After all was said and done, that same drive to help others led him right back to the Bayou Region with the SLWDC, where his return to his roots would place him in the middle of one of the region’s most devastating tragedies.

For Jonathan, the power of one phone call or one connection has been as evident as ever in the days, weeks, and months following Ida’s landfall. 

“We raised, in terms of money and supplies that we distributed, it’s well over a million dollars that we were able to get back in the community,” Jonathan says. “From a phone call that started the night before the storm, saying, ‘Hey, should we try to do something? What are we doing? Yeah, let’s do this.’”

That phone call was one that took place between Jonathan and Raegan, the Helio Foundation’s executive director, the night before Ida was set to make landfall. Anticipating some level of destruction due to the storm’s intensity, the pair decided to preemptively establish a fundraising page for recovery efforts before power and internet went down.

Reagan set up the donation page, which proved to be beneficial in the immediate days after the storm when phone service and internet access were largely nonexistent.

After the inception of that initial fundraising hub that garnered around $7,000 in donations, support from people with ties to the Bayou Region began flooding in from every corner of the United States.

For a start, a connection out of Colorado contacted Jonathan about Dallas-based nonprofit Operation Airdrop, who wanted to airlift supplies to the region. Within a couple of days, the group had fundraised and airlifted roughly four pickup truckloads worth of essential supplies like baby formula and feminine hygiene products to a distribution site in Chauvin based on needs communicated by volunteers at the Ward 7 Citizens Club.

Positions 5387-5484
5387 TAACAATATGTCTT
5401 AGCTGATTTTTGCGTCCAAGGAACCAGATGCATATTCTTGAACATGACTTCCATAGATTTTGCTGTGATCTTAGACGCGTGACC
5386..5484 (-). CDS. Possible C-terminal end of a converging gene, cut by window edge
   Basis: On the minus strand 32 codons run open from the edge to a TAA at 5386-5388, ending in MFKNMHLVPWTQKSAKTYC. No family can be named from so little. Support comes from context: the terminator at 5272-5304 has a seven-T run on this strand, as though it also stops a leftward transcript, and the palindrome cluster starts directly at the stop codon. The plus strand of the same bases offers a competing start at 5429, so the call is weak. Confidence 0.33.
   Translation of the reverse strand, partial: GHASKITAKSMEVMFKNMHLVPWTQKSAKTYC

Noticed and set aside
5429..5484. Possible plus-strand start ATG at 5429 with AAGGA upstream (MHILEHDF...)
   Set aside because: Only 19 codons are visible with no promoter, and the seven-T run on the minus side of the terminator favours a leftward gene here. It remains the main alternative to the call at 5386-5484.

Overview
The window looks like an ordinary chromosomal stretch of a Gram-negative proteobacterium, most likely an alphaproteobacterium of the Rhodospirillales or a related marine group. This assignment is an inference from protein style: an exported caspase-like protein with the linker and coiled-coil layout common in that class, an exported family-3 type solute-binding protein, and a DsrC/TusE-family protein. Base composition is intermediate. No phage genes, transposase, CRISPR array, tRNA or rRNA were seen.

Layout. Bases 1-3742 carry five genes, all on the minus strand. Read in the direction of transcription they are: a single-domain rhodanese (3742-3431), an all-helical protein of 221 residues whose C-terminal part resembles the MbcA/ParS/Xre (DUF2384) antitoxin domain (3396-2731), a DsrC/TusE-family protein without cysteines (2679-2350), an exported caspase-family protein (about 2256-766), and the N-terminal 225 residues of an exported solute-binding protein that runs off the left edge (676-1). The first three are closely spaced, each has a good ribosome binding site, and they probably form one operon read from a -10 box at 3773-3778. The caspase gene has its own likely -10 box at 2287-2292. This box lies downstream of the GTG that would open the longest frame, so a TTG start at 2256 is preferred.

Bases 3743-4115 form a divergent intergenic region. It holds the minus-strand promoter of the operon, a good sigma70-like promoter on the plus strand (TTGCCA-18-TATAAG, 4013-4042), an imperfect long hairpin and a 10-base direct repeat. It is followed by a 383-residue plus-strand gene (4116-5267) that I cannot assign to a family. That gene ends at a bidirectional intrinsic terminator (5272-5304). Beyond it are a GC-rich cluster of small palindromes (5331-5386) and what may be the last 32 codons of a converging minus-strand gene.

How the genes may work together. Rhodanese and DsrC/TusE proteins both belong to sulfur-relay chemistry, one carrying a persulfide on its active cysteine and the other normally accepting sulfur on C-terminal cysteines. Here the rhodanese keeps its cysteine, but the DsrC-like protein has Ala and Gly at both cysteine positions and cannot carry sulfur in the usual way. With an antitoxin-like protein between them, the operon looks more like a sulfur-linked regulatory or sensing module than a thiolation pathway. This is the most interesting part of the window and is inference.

“The sense of relief that you saw on their face that we were bringing items that people desperately needed was overwhelming. That was heartbreaking and beautiful and emotional because these are my people,” Jonathan says. “I’m a part of this community, and we’re in dire straits.”

Another Facebook friend reached out to Jonathan about establishing a point of distribution in Pointe-Aux-Chens. Through a network of people developed largely through the SLWDC’s annual Rougarou Fest, a distribution point was established for residents of Pointe-Aux-Chenes.

The support didn’t end with distribution sites.

Mimosa Handcrafted, a jewelry business out of Baton Rouge, raised roughly $50 thousand for the Helio Foundation through a necklace sales fundraiser after reaching out to former foundation board member Heather Guidry. At the same time, New Orleans’ Mosquito Supper Club launched a GoFundMe after becoming aware of the initial fundraisers for the region.

With the plethora of funds raised, the Helio Foundation’s first priority was getting immediate money into the hands of people in need, circumventing the applications and forms required by entities like insurance organizations. 

“Through the Helio Foundation – and again, I give so much credit to Raegan and Genie because they were instrumental in getting the funds to the people – we started out with mini grants of like $400,” Jonathan says. “You lost your roof? Here’s $400. You lost your house? Here’s $1000. You need a new toothbrush, and you need water, and you need gas, and so it gave people funds to be able to survive.”